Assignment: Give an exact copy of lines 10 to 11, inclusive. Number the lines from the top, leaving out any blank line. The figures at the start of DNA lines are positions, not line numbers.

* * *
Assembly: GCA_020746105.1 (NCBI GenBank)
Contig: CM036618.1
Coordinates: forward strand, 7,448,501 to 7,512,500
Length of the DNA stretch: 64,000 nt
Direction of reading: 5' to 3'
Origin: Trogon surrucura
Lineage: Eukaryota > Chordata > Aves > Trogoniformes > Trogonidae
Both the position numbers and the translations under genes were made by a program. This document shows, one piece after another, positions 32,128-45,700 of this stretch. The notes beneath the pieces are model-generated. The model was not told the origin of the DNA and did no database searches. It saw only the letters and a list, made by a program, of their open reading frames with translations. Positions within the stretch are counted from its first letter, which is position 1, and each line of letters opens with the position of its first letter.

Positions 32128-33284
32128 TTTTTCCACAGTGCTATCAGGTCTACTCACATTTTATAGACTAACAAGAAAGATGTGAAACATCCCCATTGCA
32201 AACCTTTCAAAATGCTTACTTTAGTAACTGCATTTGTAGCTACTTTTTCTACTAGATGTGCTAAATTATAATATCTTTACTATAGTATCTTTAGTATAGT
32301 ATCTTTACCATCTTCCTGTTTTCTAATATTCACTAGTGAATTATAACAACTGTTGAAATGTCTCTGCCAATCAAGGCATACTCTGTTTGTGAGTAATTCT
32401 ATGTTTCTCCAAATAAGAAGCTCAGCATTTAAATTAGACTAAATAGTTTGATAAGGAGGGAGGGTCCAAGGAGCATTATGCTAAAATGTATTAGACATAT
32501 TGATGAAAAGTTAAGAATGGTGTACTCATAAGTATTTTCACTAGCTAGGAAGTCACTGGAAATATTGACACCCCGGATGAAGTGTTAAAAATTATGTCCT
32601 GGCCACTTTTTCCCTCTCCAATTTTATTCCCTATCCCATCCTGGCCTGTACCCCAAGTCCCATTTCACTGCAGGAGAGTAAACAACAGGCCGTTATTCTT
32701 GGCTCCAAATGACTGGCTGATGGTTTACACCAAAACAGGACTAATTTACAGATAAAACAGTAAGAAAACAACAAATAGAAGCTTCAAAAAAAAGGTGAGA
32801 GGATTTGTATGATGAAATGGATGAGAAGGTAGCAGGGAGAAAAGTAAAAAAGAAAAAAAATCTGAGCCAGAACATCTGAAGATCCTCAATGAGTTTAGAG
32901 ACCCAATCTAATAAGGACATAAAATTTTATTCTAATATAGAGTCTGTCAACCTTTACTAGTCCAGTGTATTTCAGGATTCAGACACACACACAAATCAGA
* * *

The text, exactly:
32128 TTTTTCCACAGTGCTATCAGGTCTACTCACATTTTATAGACTAACAAGAAAGATGTGAAACATCCCCATTGCA
32201 AACCTTTCAAAATGCTTACTTTAGTAACTGCATTTGTAGCTACTTTTTCTACTAGATGTGCTAAATTATAATATCTTTACTATAGTATCTTTAGTATAGT